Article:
Marmelo appears sure to be on his international travels again before he heads back to Australia as Hughie Morrison maps out a return route to the Melbourne Cup.
Last year’s Flemington runner-up began the new campaign in imperious style with a ready win in Newbury’s Group Three John Porter Stakes in April.
That success came over a mile and a half – and Morrison duly deployed Marmelo over that same distance at Group One level in the Coronation Cup at Epsom last week.
But the course, and perhaps good ground too, appeared a little too sharp a test as the six-year-old finished a nine-length fifth of nine to Defoe.
While the winner was reversing Newbury form, Morrison was satisfied with another honourable performance – and will be prepared to keep Marmelo to 12 furlongs as he gears up for a third shot, over two miles, in Australia in November.
“I think we were quite happy,” the Berkshire trainer said.
“We might still have another crack at a mile and a half, probably in Europe.”
Marmelo won the Prix Maurice de Nieuil at ParisLongchamp last summer and finished second in Deauville’s Prix Kergolay. A return trip to either could be in the offing – and Morrison also has one eye on a possible Group One venture to Ireland in September.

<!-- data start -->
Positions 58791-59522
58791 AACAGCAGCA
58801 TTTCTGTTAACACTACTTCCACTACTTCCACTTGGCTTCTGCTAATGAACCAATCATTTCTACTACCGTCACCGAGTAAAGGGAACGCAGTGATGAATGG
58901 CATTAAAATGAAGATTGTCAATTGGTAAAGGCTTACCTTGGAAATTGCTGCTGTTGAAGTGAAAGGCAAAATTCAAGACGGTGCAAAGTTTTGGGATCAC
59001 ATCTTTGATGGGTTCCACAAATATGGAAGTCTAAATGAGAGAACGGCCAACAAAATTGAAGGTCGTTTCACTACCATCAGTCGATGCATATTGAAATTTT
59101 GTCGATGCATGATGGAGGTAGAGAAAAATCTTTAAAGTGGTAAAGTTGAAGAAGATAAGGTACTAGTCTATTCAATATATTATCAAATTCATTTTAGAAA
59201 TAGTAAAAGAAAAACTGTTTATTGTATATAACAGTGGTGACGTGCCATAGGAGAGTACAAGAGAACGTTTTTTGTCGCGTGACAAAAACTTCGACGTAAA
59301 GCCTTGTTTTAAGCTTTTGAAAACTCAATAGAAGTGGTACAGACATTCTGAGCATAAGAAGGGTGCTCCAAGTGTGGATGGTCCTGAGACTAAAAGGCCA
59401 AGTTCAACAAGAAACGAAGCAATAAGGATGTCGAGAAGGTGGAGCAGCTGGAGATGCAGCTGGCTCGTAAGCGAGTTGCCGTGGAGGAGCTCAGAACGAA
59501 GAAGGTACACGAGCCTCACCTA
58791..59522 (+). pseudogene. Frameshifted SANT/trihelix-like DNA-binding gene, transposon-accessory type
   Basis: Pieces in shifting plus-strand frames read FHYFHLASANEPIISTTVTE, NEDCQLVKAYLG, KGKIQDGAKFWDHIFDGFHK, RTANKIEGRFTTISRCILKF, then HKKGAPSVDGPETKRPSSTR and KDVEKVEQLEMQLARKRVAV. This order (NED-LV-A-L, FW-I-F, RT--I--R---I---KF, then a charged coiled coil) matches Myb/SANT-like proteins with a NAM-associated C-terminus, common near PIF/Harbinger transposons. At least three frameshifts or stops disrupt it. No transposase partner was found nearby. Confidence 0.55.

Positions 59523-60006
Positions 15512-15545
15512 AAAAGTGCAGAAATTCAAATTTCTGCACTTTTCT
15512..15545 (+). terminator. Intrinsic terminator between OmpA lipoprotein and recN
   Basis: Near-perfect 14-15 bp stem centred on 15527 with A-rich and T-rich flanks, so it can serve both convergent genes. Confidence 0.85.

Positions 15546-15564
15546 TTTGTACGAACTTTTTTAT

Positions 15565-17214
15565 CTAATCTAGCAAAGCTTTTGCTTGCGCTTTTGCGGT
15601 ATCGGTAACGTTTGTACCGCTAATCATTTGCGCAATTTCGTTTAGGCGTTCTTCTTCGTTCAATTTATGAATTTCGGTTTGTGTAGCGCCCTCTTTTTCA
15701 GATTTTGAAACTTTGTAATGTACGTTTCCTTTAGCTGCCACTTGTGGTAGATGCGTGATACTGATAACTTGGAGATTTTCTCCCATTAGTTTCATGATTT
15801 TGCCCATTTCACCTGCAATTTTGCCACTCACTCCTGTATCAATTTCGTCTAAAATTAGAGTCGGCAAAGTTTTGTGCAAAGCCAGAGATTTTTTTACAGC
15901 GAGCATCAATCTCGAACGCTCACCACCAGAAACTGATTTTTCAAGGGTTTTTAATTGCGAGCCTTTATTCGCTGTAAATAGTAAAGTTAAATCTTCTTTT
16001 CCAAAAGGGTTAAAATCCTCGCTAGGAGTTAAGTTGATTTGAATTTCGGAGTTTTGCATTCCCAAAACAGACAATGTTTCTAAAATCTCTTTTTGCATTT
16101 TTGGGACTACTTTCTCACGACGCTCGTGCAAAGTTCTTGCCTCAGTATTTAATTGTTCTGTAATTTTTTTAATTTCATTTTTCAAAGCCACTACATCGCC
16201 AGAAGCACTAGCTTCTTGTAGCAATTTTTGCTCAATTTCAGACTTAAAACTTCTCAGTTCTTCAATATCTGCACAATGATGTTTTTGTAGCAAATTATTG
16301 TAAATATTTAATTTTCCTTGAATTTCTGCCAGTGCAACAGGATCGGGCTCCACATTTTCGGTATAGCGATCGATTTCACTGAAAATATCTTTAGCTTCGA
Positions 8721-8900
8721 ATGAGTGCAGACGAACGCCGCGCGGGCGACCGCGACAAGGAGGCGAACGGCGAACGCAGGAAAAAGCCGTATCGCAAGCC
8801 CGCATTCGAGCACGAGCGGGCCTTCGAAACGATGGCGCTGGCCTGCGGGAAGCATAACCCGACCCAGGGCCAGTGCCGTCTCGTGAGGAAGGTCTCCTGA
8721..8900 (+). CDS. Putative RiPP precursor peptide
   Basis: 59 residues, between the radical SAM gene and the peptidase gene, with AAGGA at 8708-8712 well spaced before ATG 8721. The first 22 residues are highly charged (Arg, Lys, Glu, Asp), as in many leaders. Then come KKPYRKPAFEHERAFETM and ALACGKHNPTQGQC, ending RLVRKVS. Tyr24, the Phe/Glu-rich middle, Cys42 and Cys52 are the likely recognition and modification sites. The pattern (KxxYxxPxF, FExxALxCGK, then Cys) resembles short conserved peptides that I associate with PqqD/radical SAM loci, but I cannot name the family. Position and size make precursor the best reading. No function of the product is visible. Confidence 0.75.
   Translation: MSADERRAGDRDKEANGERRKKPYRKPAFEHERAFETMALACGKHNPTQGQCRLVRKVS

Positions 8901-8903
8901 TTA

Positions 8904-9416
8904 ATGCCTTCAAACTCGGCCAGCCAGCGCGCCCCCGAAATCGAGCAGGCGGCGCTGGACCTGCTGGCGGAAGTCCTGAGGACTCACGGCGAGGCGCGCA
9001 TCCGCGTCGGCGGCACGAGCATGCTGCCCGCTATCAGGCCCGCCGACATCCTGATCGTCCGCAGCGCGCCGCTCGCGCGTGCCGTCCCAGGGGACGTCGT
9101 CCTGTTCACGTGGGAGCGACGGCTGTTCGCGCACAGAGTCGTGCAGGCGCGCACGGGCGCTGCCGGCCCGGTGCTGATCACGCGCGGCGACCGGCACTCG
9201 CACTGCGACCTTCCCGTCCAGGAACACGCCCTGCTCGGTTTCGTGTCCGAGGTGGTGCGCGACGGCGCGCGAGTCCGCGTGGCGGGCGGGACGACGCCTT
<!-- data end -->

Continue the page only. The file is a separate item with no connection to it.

He said: “We have the options of the likes of races he’s run in France over the last couple of years – the Nieuil and the Kergorlay – maybe the Irish St Leger, one or two runs and then maybe back to Melbourne.
“It’s rather like (stablemate Telecaster in) the Derby. The race (Melbourne Cup) would be a lesser race without him.”
Epsom will not be uppermost in any future plans, however, as Morrison senses the contours on the Downs do not play to Marmelo’s strengths.
“He never got into fifth gear. It was rather like a big lorry running down the hill,” he added.
“He coped with it, but he couldn’t get into his rhythm. He was grinding the gears, trying to get from fourth into fifth – and never got there.
“But he ran his race, very respectably.”
Melbourne, meanwhile, already looms large again.
With that clearly in mind, Morrison added: “There’s always a silver lining for him, on the basis there are other things we can do with him.
“The nature of the way the races are run (at Epsom), the course, doesn’t suit the way he races.
“I think it’s more to do with the course, but maybe he wasn’t good enough over that trip on that (quick) ground.
“Maybe he needs it slightly softer to slow them up, to give him a chance to use his strength.”